Remembering My First

When I started writing in earnest, around the age of 12, it was mostly poetry, the rhymes and verses reflecting what I was feeling, wishing, or trying to cope with in my life. I wrote quite a few poems and then started writing short stories, because I didn’t always want to be restricted by the number of words or making a rhyming match. I had some very supportive English teachers along the way, Beverly Keeler, Linda Sweeney Wilde, Judith Robbins, Dottie Hentz Smith, and Eileen Lucier. They not only taught us the formats for writing, whether it was poetry or prose, but they encouraged us to explore the writer hidden inside of us, and to find our own voices.

Judith Robbins was the first one to encourage me to send my work out, to the school newspaper. I was terrified of rejection and possible humiliation, yet she convinced me to stick my neck out there and take the risk. When she died, I was heartbroken, for she had been a mentor as well as a teacher. In my senior year of 1971, I had Mrs. Eileen Lucier for my English teacher, and she helped me submit a poem to the National High School Poetry Press, for the Young America Sings anthology which came out that Spring. One day, at the end of classes, they announced on the school intercom that my poem had made it into the anthology, almost knocking me out of my chair. I was being published! I will never forget that feeling, or the women who helped me believe in myself enough to take that risk for something I loved. Even if I never have another thing published in my lifetime, I will carry that joy and sense of pride always.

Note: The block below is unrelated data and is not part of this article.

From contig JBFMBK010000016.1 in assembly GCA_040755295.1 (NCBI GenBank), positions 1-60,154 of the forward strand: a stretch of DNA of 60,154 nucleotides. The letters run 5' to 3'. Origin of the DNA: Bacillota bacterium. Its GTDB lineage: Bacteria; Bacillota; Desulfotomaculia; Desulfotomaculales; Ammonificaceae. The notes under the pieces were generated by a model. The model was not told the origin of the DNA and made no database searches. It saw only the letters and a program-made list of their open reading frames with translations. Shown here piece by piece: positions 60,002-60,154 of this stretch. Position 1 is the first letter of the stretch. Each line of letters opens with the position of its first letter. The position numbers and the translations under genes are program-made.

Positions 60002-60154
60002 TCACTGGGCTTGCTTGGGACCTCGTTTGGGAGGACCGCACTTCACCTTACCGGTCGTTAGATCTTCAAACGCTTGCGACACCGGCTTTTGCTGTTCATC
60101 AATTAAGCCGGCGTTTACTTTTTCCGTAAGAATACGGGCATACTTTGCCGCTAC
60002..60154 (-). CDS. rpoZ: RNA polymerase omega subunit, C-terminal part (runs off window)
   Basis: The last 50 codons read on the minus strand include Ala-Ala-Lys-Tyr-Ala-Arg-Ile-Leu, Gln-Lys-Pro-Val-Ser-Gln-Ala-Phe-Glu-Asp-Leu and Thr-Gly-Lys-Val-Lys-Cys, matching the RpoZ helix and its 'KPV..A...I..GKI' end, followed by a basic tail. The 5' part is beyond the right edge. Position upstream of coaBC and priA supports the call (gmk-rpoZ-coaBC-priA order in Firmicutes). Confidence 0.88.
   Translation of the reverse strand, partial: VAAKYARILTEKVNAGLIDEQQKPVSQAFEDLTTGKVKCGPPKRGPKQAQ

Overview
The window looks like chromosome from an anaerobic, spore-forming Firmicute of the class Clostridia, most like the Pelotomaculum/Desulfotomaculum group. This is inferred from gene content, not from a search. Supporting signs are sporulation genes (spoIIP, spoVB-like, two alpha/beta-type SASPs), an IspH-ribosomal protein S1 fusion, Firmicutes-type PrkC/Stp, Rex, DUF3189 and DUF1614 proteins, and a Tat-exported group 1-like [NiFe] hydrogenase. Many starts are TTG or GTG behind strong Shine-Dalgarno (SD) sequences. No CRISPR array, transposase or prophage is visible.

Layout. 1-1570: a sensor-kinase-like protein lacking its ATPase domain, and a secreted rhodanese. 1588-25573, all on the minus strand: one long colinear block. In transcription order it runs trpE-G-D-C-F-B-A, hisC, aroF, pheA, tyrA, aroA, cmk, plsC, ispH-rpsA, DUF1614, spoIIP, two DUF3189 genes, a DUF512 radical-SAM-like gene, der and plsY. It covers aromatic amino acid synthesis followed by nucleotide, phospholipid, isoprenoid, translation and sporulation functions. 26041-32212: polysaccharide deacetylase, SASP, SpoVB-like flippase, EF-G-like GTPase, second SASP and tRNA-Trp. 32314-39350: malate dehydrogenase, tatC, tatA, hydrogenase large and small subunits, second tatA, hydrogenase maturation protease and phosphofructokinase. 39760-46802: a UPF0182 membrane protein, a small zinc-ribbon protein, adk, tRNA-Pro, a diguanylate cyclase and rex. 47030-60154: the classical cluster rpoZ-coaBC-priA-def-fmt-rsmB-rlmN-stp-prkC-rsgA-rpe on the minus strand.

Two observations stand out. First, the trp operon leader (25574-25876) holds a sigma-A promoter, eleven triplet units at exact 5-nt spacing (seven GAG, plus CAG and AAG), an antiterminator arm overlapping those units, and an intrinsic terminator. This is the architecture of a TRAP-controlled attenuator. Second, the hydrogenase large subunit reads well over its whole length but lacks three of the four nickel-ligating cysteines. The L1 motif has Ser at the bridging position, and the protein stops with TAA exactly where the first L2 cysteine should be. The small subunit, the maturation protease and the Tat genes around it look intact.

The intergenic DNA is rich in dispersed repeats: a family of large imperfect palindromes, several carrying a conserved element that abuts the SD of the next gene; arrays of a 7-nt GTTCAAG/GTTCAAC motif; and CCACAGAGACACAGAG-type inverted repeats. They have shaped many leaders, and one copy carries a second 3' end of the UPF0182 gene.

It is up to all of us adults to encourage and support our youth to not only face their fear, but pursue their dreams and believe in themselves. With that, I want to share my first published poem, Love’s Season’s, exactly as it appeared in the anthology in 1971. Thank you for reading this blog! Ladies, wherever you are, thank you for being my mentors!

Love’s Seasons

A love will shine like coming spring
  and grow till it means everything.
Its freshness sparkles like the dew
  and makes the world look washed anew.
In springtime, warmth is rain and sun,
  and tears and laughs expressed as one.
As seasons change, so does a love
  from winters storms, to Springs soft dove.
As winter takes a love away,
  the ice will thaw some Springtime day.
But, if that love does not return,
  some new fire of love will burn.

© Susan B. Lovejoy
1971 Young America Sings 

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